It's not easy to tell a story well. Often I find people's eyes wandering when I tell a story for too long, or go into too many digressions, or just lose the point. Claire will also attest that my idea of what is funny often differs from what other people find funny. I have told stories before that ended with me convulsed in laughter at things that no one else was amused by.
Alison Wearing knows how to tell a story really well. Her book, Honeymoon in Purdah is a funny, eye-opening account of a trip through modern Iran as a Canadian newlywed. I'd imagine that her one-woman play Giving into Light will become a book too, at some point in the future. I think it should be a DVD. The writing is impeccable; not a word is out of place. However, in a book, you would miss her performance; she does characters, dances, delivers jokes, and even sings beautifully. It is a breathtaking performance. My immediate response was to call family members and tell them we're going to see this show this weekend.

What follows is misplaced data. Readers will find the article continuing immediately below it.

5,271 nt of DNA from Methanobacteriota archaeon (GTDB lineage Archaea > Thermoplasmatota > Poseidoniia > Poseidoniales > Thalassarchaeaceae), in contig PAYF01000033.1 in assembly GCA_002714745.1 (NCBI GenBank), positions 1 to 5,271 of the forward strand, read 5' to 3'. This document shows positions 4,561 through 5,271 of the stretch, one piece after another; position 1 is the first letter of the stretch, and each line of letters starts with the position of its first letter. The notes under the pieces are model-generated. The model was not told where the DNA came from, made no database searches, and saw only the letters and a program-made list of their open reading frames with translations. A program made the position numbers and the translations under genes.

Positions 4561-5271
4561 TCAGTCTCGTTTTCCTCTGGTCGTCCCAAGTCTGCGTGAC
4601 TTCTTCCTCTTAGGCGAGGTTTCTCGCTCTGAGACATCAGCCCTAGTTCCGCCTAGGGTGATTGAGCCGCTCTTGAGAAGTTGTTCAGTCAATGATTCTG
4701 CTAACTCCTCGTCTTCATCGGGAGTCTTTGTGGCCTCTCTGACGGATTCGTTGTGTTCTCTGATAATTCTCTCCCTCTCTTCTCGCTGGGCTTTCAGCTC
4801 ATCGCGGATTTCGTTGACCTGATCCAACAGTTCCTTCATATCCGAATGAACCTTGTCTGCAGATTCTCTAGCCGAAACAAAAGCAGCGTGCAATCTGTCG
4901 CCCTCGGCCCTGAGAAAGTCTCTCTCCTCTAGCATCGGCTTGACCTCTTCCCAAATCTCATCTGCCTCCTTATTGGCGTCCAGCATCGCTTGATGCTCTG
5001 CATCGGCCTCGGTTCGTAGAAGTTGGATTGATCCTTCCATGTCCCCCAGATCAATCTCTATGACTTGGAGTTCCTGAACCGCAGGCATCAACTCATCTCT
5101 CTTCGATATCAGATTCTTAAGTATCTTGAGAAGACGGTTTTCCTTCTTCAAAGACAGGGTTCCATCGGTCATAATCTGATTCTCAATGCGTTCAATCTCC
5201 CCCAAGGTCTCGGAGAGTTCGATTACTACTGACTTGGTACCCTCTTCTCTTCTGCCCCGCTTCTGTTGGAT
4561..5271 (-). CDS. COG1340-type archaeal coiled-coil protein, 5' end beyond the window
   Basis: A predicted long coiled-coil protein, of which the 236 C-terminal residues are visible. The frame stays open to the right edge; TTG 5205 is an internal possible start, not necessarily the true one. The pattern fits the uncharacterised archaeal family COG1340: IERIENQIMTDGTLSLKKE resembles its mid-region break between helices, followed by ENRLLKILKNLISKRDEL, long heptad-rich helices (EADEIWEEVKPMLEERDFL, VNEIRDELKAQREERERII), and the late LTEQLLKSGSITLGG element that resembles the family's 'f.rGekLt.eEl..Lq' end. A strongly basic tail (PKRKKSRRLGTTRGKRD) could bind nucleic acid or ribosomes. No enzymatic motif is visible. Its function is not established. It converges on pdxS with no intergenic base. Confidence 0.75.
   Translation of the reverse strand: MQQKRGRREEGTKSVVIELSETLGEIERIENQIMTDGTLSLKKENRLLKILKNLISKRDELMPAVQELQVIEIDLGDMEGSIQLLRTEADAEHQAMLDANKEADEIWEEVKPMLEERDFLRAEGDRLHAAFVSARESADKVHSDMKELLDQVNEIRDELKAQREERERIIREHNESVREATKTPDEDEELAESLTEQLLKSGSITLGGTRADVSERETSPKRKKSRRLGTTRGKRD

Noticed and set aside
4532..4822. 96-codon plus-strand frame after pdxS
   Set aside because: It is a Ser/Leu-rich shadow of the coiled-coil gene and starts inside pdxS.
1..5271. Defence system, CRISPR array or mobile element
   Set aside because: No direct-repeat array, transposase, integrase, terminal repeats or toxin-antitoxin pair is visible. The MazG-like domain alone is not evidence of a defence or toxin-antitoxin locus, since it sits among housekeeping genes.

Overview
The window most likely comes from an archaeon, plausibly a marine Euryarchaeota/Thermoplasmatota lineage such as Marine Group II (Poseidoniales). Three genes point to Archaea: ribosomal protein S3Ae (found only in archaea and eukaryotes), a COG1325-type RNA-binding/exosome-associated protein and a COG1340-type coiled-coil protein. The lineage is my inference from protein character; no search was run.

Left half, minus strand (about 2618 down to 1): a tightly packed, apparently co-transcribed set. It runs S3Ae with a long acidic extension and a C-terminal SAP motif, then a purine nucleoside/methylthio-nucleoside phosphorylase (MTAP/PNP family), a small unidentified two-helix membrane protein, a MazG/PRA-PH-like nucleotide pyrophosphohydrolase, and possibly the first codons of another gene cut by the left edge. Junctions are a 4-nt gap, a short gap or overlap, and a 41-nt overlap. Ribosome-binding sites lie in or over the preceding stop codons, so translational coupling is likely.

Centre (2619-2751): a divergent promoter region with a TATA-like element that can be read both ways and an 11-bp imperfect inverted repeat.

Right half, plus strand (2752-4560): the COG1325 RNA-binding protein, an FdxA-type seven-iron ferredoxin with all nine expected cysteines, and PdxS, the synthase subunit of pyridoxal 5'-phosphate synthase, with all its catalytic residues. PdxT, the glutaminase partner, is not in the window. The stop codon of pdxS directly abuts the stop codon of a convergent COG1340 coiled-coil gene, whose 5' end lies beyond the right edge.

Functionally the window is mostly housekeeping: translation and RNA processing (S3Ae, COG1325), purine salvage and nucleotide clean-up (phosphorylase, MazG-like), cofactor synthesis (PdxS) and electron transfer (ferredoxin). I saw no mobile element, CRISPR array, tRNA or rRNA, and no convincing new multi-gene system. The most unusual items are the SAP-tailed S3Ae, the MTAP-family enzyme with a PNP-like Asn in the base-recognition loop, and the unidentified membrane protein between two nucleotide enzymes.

Wearing details the birth of her first child and how a condition that can only be described as post-partum elation led her to move to Mexico. The first section deals with how we respond to birth in Canada, while the second deals with how the Mexican women Wearing met understood birth and motherhood. The contrast is funny and enlightening and Wearing's portraits of various people she's known are rich and humane. She hasn't a mean bone in her body.
The result was the best play I've seen in a number of years. It's rarer than I'd like to admit that I am delighted by a work of art, but this was such an incident.